Smoked chicken, corn, mushrooms, and tofu on a kettle grill.

Smoked Chicken Breast


Chris made this recipe so he could host outdoor parties while grilling, but not have to worry about undercooking or overcooking the meat.

Special Equipment



  1. Let the wood chips soak in water overnight. (4 handfuls, though some may be left over.)
  2. Season the raw chicken breast as desired (simple salt and pepper will be fine, as the idea is to really get a prominent smoky flavor).
  3. Sous vide the chicken breast at 138°F for 1 to 4 hours. People don’t typically find rarer chicken like this palatable, but once we get it to the grill we are going to lose some moisture. We (and people we’ve tested this on) seem to find the end result a good texture, but the temperature here may vary with your preferences.
  4. Remove the chicken from the water bath and let chill (if we’re really on our game we put it in the fridge overnight).
  5. When getting ready to eat, light the coals in the charcoal grill. We use a chimney filled ~¾ of the way. You’re going to want to keep the temperature as low as you can, keeping the lid on, so close up the bottom vents nearly all the way (lid vents stay open). See notes below for more on temperatures.
  6. When the coals are ready, migrate them over to one side of the grill and keep them spread out to reduce the temperature. Before putting the cooking grate in the grill put an ~9 inch aluminum foil pan on the cold side and fill half way with water (for moisture).
  7. Add 2 handfuls of wood chips on top of the coals (add more over time, if they are consumed).
  8. Put in the cooking grate.
  9. Pat the chicken dry with a paper towel and place on the cool side of the grill, thick ends pointing towards the coals. Cover the grill with the lid. Rotate the lid so the vents are above the chicken to promote smoke flow across the breasts.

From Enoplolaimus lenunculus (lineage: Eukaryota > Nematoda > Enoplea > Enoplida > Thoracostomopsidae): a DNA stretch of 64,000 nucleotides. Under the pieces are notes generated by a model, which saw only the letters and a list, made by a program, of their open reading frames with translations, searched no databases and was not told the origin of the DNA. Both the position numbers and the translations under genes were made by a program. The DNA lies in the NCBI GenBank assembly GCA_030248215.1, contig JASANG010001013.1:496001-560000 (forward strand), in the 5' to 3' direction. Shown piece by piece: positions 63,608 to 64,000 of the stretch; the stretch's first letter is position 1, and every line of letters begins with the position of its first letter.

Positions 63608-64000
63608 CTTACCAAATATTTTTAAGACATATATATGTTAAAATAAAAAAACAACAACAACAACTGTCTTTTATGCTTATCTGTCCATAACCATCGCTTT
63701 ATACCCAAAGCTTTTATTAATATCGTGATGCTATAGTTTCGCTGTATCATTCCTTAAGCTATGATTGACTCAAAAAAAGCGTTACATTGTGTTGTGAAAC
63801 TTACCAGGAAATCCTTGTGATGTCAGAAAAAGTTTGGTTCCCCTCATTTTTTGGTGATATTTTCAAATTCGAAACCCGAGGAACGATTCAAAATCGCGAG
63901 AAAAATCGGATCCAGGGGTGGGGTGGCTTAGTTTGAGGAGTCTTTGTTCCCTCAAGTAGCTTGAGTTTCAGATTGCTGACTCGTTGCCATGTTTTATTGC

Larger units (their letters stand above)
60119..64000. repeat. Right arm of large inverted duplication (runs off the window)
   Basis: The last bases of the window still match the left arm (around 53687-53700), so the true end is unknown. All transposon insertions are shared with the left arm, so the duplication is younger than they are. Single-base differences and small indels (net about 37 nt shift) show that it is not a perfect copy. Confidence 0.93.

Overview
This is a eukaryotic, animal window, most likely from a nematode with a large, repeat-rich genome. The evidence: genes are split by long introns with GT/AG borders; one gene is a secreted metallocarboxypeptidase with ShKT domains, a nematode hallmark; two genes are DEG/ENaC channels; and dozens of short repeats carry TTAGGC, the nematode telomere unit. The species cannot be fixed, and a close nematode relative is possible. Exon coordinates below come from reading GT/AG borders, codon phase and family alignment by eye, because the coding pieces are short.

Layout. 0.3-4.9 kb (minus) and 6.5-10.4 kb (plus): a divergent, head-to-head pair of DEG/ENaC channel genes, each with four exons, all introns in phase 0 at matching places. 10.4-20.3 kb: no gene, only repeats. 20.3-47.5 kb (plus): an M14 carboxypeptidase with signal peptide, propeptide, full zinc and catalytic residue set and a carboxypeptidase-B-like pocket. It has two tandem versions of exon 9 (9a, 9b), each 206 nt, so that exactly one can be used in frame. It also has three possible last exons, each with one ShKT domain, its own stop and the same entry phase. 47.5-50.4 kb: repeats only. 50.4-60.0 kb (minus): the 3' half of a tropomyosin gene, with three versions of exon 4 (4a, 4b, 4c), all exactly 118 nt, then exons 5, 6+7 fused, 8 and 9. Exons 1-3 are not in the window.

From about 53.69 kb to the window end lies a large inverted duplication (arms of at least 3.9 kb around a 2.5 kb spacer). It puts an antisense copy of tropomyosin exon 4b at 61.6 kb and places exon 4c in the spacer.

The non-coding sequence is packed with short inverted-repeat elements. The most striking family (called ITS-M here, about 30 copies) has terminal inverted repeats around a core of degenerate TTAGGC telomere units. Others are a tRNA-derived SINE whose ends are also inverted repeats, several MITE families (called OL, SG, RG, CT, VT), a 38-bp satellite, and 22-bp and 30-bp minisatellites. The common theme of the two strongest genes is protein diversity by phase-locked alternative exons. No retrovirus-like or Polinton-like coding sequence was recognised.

10. About every 10 minutes, take a thermometer read of the chicken. The chicken is already cooked through, so we’re just looking to reheat while picking up smoky flavor. So as soon you get it to your desired eating temperature it’s going to be ready. Flip once when the chicken’s temperature reaches ~115°F (mostly just to get marks on both sides).
  11. Once your desired temperature is hit (see note below), move the breasts to the hot side of the grill for 4 minutes, flipping once.
  12. Serve with a touch of BBQ sauce. Eat.


Like with straight sous vide you can easily choose the temperature of chicken you like (assuming you are keeping the grill temperature pretty low). Keeping in mind that the grill is a dry heat (even with the water tray), and is usually still greater than your desired temperature (we aim for 138°F internal temperature). With our grill registering at 225°F to 250°F (after adding wet wood chips) we’ve found this takes ~30 minutes, but it will depend on the temperature you’ve achieved in your grill.

If you don’t have an aluminum foil pan, fold a double layer of aluminum foil into an ~9 inch square “pan” with at least a 1 inch lip.

This gives you a delicious smoky flavor, while letting you do most of the classic “low and slow” in the much easier to control water bath. And you still get that summer grill-party atmosphere as the food prepares.

Leftovers are also delicious cold (and the smoky flavor will be even more prominent the next day having let your nose readjust)!